Coaches do fans, players no favors
- Dwight Jaynes
- Portland Tribune - Sports
Once in a while in the life of a columnist you read someone else's work and wish you'd written it yourself. I had that experience this week when I found a column in The Toronto Sun by Steve Simmons.
Simmons incorporated some things I'd already discovered about this subject, tied them all together in a meaningful manner and backed it up with the perfect quote from the perfect source.
The headline was 'Time to blow whistle on pro coaches.' I'm a big fan of coaches. Used to be one. Coaches are paid to win and do so by whatever means possible, in many cases. But I agree with Simmons' premise: 'The entire profession of coaching is sucking the very life out of professional sports.'
This isn't a new theory. I recall a legendary Oregonian columnist, the late L.H. Gregory, roasting college basketball coaches for holding the ball, calling it 'public-be-damned basketball.' And it's happening today, heavier than ever, in all four major pro sports.
Simmons quotes one of hockey's all-time best coaches, Scotty Bowman:
'To be honest,' Bowman says, 'the better the coaching has become, the worse the game has become.'
Exactly. It's paralysis by overanalysis.
In hockey, coaches have realized that undertalented teams can slow games down, clutch and grab, kill the clock, ice the puck and hope for a break Ñ and if they work hard enough they can defeat much more talented teams. The result is the dulling down of a sport that used to feature wide-open skating and plenty of goals, yet still enough physical play to appease the fans.
It's even filtered down to the Western Hockey League. My goodness, the league that the Winter Hawks play in has become a defensive swamp. A league that used to feature 8-6 games is close to the record for shutouts in a season Ñ halfway through the year.
In basketball, it's the same thing. Detroit won a couple of titles by grabbing, holding, bumping every screen and fouling at every opportunity. Pat Riley's Knicks followed suit. Pretty soon, everyone was doing it, and these days the NBA is stuck with scores in the 70s and 80s. Fast breaks are as extinct as the hook shot. People are supposed to pay to see this mess?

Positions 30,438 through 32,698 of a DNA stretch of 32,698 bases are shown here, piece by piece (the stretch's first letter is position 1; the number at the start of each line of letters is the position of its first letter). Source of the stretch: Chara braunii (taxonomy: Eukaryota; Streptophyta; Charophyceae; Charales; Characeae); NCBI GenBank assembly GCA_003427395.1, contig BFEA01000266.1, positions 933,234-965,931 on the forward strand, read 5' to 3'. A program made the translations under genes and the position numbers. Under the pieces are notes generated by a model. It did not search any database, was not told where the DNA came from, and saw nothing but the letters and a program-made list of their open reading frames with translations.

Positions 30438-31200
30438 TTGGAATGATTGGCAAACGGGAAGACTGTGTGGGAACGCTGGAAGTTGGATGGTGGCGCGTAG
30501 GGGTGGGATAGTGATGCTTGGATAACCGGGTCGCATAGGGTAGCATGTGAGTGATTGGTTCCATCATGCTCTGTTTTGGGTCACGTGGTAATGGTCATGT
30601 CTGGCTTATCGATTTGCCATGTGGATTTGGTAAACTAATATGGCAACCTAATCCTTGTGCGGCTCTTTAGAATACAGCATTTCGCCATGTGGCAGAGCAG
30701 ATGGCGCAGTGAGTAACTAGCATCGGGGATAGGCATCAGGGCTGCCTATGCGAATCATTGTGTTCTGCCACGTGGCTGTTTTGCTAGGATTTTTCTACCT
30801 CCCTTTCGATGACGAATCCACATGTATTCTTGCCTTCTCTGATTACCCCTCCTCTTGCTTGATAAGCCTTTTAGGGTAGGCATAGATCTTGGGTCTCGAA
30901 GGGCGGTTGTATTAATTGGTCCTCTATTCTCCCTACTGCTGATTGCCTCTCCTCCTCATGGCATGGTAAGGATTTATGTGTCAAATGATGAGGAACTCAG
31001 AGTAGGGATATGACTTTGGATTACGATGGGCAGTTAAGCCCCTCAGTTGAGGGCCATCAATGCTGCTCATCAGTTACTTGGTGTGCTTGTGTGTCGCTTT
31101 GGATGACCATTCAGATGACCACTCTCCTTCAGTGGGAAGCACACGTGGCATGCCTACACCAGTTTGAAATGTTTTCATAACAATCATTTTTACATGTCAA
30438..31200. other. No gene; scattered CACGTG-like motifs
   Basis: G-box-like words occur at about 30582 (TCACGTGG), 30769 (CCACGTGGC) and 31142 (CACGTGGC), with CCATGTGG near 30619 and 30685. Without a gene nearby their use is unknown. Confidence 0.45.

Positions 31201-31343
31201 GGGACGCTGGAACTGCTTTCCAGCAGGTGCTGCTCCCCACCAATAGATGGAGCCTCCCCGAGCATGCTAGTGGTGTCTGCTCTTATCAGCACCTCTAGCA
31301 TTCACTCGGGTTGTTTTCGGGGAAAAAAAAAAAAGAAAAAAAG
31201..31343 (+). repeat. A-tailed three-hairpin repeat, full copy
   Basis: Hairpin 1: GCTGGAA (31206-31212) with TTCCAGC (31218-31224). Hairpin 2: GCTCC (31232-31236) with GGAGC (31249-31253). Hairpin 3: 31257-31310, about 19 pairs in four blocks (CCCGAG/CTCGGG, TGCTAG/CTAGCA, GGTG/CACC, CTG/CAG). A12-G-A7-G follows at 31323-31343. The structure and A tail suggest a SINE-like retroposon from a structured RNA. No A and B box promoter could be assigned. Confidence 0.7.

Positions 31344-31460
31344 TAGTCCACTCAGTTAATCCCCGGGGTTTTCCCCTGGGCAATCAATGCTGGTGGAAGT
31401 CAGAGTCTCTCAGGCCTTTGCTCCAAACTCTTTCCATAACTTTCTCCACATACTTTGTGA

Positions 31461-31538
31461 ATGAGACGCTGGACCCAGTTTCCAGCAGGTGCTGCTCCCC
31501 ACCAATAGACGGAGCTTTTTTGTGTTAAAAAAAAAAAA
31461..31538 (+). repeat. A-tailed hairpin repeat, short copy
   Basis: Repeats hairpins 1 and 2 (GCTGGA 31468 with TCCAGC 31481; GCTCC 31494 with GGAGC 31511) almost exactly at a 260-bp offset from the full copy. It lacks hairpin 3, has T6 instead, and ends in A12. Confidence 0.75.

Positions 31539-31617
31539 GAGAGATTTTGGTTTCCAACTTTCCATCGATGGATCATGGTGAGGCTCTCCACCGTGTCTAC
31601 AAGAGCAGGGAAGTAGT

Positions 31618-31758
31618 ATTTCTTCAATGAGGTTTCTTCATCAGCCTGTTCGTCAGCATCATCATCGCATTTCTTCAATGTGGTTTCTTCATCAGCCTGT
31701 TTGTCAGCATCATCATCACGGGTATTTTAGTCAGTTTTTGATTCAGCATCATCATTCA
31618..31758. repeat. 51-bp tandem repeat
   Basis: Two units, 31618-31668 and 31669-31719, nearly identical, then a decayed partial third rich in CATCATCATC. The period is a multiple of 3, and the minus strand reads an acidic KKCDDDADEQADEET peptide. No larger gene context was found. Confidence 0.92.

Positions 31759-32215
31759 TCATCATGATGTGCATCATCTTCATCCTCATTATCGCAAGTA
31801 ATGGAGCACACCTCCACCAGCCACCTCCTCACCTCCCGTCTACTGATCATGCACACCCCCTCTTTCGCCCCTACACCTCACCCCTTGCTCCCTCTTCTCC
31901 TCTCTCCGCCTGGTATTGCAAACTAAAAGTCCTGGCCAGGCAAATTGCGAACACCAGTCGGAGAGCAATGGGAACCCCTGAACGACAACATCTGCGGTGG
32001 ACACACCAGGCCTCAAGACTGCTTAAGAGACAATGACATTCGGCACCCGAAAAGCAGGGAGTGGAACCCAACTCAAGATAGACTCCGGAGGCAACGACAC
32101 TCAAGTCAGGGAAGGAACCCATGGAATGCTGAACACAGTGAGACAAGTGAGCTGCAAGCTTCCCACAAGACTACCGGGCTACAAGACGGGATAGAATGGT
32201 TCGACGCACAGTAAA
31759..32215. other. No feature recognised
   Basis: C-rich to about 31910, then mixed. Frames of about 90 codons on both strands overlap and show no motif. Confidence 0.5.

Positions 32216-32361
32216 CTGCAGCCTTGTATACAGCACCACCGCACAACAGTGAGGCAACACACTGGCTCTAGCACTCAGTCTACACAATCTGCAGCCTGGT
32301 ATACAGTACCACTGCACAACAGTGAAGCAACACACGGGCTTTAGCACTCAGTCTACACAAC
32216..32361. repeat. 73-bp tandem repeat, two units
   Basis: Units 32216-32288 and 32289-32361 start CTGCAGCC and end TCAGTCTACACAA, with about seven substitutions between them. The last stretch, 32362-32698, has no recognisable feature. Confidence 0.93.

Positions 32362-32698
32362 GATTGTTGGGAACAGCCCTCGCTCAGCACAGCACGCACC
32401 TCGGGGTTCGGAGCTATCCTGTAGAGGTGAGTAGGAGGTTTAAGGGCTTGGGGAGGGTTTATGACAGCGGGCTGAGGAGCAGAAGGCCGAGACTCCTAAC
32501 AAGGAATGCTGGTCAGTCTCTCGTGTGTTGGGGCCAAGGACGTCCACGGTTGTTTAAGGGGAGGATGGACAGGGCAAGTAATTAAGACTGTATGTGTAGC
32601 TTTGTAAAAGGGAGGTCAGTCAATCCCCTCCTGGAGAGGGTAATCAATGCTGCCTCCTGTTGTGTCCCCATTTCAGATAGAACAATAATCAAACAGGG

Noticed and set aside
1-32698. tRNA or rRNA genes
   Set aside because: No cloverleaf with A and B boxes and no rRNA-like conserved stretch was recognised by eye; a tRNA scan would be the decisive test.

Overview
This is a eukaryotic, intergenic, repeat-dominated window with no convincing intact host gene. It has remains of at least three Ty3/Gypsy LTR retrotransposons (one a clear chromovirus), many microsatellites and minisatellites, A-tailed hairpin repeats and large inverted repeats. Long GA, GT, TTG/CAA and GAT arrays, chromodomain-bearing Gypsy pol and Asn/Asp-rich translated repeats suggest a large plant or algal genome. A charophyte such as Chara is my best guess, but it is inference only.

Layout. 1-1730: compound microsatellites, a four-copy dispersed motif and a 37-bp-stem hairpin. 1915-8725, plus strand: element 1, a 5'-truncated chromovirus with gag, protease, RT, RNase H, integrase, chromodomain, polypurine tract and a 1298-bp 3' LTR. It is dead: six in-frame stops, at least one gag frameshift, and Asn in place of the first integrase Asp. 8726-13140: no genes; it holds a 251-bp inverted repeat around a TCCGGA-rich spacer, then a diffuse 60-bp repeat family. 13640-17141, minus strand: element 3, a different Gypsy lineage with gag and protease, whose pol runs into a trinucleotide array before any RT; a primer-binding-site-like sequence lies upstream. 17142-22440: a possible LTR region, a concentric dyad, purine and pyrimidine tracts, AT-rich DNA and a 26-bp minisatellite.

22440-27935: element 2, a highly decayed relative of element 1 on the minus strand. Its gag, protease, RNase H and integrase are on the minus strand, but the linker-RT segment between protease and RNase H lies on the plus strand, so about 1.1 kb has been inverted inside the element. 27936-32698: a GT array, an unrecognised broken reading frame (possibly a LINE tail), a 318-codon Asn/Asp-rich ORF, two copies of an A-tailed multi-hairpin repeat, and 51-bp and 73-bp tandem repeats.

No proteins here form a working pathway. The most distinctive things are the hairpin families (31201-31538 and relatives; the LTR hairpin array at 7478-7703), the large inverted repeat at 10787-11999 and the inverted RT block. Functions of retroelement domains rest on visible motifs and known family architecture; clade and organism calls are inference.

Supporters of both leagues blame officials for not calling penalties or fouls. But come on Ñ the fate of your league shouldn't be in the hands of officials.
We just witnessed NFL conference championship games dominated by defenses, too. Yeah, I know, defense wins championships. Too bad. A lot more people would watch if offense won championships.
Even baseball has been slowed by micromanagement. This whole new approach of hitters working the count and taking more walks is effective Ñ but you can't say it's making games more attractive to fans.
How can sports stop the momentum of this coaching menace? It'll have to legislate its way out of the problem. Open the games up so much that coaches have less incentive to slow things down. Provide more incentive to turn their players loose to play on instinct, instead of like preprogrammed robots.
Scotty Bowman is right, and pro sports better act before it's too late.